4. Have them stick the notes on a piece of paper to hand in to grade, so you don’t have millions of sticky notes flying everywhere.

5.  It is worth it to have a lesson based on your students sticky notes. Like categorizing the sticky notes based on topic or strategy, or to have students think-pair-share with partners or in a group. This is a more student led discussion regarding the book you’re reading and not pointless comprehension questions.

Not sure who ‘made up’ using sticky notes for comprehension, but I know Chris Tovani mentions it in her books.

Double Entry Diary (Tovani)
The exact same idea as sticky notes, only students write the page number or quote in the left hand column of a T chart, and then their comment/questions/prediction in the right hand column. I also gave them ‘starters’ up at the top of the sheet. This also requires practice, guidance and modeling to be successful. This strategy hasn’t been that successful with my 9th and 10th graders this year. They are unmotivated to do these comments, as I said before, if they are ‘not graded’. And I didn’t train them as well as I did my seventh graders. To help this problem, I switched from the DED and tried the sticky notes with my 9th and 10th graders recently, and for some reason, they liked sticky notes better even though it’s the EXACT same thing. They probably just like the novelty of sticky and colorful things. Here’s an example of a student completed double entry diary:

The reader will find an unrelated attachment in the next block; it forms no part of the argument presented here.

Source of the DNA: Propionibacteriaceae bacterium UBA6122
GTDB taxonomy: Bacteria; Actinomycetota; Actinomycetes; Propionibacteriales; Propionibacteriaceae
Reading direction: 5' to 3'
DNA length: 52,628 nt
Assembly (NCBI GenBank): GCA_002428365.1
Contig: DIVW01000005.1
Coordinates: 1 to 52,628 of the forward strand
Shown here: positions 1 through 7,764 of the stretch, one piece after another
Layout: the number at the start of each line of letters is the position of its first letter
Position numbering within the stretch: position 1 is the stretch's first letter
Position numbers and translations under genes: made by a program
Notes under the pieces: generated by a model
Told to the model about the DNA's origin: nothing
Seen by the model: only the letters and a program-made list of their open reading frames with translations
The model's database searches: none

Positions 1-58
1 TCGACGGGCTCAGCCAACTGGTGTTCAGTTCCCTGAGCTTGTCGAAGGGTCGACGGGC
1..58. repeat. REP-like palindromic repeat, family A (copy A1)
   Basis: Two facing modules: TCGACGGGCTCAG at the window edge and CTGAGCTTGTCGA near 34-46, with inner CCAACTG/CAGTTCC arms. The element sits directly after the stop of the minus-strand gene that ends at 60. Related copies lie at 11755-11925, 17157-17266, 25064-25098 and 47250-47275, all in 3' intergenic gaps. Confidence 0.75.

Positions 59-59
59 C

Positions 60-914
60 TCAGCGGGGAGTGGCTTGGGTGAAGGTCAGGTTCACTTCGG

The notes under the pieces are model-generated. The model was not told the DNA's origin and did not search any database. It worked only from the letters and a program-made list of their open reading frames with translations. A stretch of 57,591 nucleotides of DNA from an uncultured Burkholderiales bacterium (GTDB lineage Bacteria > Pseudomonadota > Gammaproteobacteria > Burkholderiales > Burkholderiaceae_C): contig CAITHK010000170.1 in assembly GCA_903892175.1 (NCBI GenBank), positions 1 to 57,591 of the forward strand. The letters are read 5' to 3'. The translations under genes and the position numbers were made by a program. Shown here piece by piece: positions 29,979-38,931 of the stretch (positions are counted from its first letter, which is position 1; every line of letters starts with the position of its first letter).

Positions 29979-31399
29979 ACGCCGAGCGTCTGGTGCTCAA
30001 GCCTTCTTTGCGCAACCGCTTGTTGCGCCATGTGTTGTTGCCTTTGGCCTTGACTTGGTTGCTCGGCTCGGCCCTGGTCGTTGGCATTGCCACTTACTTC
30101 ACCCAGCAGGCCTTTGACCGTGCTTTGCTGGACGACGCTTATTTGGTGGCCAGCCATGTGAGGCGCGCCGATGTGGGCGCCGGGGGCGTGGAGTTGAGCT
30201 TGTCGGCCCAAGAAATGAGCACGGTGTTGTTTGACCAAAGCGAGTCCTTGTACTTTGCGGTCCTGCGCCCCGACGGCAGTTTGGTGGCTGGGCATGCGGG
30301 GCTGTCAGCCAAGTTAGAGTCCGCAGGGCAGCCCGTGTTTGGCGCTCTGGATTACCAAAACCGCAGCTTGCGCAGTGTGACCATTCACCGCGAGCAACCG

Another one I have not tried but am going to try while reading  To Kill A Mockingbird is called Alphaboxes (Hoyt, 1999).